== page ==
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May 20, 2014 AT 10:17 AM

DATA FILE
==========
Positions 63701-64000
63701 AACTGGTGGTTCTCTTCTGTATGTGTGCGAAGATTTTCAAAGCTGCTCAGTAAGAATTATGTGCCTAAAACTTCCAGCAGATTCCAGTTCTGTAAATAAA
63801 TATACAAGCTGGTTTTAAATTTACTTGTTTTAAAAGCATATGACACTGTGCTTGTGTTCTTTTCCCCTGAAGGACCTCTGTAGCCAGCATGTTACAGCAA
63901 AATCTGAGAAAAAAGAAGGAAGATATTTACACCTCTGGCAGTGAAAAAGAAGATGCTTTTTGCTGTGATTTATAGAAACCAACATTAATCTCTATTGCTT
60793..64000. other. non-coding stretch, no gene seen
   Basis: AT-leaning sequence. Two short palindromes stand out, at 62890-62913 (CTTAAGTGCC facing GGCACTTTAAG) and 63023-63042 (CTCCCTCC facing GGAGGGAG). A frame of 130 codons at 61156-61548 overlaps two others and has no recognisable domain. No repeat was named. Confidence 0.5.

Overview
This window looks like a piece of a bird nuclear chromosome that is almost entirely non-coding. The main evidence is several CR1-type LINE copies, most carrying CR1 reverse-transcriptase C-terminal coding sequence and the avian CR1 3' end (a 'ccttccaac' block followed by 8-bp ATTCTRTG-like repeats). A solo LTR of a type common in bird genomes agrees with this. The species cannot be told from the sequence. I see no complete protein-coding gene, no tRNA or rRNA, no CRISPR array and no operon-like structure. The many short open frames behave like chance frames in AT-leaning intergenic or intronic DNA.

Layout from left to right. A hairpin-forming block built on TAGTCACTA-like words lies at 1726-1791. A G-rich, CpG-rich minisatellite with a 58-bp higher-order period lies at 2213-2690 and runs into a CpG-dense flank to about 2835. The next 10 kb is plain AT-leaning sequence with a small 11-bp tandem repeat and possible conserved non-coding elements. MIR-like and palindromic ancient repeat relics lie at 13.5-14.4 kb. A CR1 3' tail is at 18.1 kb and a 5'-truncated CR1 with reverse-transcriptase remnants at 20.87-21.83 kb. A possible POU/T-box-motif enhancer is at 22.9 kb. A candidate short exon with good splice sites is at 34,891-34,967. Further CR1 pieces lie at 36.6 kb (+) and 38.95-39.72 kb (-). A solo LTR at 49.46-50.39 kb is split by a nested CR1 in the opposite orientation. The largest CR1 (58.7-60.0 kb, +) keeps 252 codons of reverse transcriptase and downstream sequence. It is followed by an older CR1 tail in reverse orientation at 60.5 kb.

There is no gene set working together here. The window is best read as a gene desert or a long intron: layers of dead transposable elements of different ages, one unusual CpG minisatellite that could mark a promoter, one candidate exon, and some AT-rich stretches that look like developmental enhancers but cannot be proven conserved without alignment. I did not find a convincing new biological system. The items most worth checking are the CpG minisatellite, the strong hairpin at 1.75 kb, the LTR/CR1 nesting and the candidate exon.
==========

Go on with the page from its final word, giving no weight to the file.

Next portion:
Thailand's powerful military chief intervened Tuesday for the first time in the country's latest political crisis, declaring martial law and dispatching gun-mounted jeeps into the heart of the capital with a vow to resolve the deepening conflict as quickly as possible. The move stopped short of a coup and left the nation's increasingly cornered caretaker government intact, along with the constitution. Despite a steady stream of army edicts throughout the day that expanded the military's power and included censorship of news and social media, life continued normally, with residents largely unfazed by the declaration. But the intervention, which follows six months of crippling protests that killed 28 people and injured more than 800, left the country at another precarious crossroads — its fate now squarely in the hands of the military.